Mortality rates increase for four years on average after the beginning of a recession, while child
mortality rates remain elevated for up to six years. The strong rise in mortality rates during the early years
of recessions reflects that recessions often last more than one year. The years following the start of a
recession are hence occasionally recession years themselves. In AEs (blue lines), mortality and child
mortality rates do not increase in the years following recessions. Mortality rates even slightly decrease
Using panel data covering 180 countries over six decades, this paper shows
that recessions are systematically associated with higher mortality rates.
During years when GDP falls, death rates rise, primarily in emerging market and developing economies and there among children in particular. In
advanced economies, death rates increase only slightly. We further find that
the scarring effects of recessions persist for several years and that deeper recessions lead to larger increases in mortality. In contrast, booms or periods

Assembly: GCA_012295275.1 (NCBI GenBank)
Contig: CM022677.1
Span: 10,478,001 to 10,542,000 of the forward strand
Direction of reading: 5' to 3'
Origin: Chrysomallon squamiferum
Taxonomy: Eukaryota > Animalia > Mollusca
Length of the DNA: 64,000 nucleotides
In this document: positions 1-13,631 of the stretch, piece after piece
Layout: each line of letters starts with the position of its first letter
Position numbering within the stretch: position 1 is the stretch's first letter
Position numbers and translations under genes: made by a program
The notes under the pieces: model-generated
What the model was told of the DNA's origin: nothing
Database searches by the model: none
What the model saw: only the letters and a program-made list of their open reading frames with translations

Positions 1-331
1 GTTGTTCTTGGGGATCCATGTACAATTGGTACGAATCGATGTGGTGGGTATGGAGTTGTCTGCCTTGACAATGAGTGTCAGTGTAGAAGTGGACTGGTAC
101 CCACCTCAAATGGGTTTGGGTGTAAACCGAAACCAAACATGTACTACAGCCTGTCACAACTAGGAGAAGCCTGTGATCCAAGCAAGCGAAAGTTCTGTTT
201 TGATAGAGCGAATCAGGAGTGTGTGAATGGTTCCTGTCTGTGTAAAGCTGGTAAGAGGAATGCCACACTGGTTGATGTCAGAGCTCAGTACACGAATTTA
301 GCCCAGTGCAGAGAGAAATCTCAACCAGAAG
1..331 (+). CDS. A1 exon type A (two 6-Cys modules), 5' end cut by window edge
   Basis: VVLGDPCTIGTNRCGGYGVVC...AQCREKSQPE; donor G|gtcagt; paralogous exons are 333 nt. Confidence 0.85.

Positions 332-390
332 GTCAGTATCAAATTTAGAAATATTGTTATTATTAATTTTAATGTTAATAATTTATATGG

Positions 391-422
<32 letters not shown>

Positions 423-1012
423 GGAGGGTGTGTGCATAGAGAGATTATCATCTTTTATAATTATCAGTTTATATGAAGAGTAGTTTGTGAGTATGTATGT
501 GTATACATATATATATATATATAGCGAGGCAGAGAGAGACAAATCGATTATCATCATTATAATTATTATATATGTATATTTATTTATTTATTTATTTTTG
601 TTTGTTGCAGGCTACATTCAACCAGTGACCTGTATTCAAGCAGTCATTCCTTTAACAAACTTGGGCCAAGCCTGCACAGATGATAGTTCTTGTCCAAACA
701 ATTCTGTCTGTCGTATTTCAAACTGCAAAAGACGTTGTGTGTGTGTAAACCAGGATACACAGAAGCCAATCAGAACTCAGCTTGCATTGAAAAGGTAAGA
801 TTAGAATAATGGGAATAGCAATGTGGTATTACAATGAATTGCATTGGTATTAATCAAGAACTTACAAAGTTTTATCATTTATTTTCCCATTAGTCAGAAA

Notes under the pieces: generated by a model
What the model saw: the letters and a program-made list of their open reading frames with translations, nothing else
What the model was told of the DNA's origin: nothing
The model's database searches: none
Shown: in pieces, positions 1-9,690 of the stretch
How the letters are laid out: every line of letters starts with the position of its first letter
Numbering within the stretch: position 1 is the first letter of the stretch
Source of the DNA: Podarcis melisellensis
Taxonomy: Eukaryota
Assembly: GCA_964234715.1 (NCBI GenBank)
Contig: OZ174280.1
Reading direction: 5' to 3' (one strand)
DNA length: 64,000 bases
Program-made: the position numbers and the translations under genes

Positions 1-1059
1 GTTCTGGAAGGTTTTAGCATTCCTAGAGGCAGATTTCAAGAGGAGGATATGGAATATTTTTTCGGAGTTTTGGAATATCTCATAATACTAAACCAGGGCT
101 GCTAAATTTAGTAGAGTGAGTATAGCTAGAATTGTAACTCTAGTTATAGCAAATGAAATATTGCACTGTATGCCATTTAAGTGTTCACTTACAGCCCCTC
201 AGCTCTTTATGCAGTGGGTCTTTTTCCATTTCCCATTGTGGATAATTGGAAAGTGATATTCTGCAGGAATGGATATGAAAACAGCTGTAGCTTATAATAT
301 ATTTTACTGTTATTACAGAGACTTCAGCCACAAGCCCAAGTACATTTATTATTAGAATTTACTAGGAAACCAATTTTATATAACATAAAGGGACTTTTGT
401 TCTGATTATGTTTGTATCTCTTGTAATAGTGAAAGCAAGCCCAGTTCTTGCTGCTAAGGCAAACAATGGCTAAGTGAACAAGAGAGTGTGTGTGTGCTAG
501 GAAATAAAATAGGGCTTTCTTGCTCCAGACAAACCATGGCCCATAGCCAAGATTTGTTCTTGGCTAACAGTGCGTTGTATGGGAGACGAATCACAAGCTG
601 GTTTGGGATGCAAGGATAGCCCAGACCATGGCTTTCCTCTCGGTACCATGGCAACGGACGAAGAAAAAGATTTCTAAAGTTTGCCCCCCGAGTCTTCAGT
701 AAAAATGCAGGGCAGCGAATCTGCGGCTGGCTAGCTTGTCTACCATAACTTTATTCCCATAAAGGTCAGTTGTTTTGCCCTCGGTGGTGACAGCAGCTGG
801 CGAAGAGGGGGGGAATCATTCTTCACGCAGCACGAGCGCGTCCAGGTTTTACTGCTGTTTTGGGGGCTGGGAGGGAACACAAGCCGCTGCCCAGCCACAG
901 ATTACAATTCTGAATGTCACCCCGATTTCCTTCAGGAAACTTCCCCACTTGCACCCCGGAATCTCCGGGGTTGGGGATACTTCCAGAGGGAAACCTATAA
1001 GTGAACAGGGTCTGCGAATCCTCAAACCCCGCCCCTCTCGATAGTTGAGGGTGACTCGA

of subdued growth are not associated with a marked decline in death rates.
Our findings have implications for the policy response to Covid-19 and suggest that the eventual death toll of the pandemic may be understated if the
impact of the coronavirus recession is neglected.
In this paper we investigate an alternative explanation: could there be a link
between recessions and mortality that differs among rich and poor economies?
For a sample of 180 countries over the period from 1961 to 2018 we analyse how
recessions affect overall death rates and child mortality rates. We also investigate
how the effects differ across countries depending on income levels and to which
extend they vary with the depth of the recession.
The data suggest stark differences in the link between recessions, defined as
years of negative GDP growth, and mortality across countries. Panel (a) in Figure 2 shows average death rates during non-recession and recession years in (rich)
advanced economies and (poorer) emerging market and developing economies.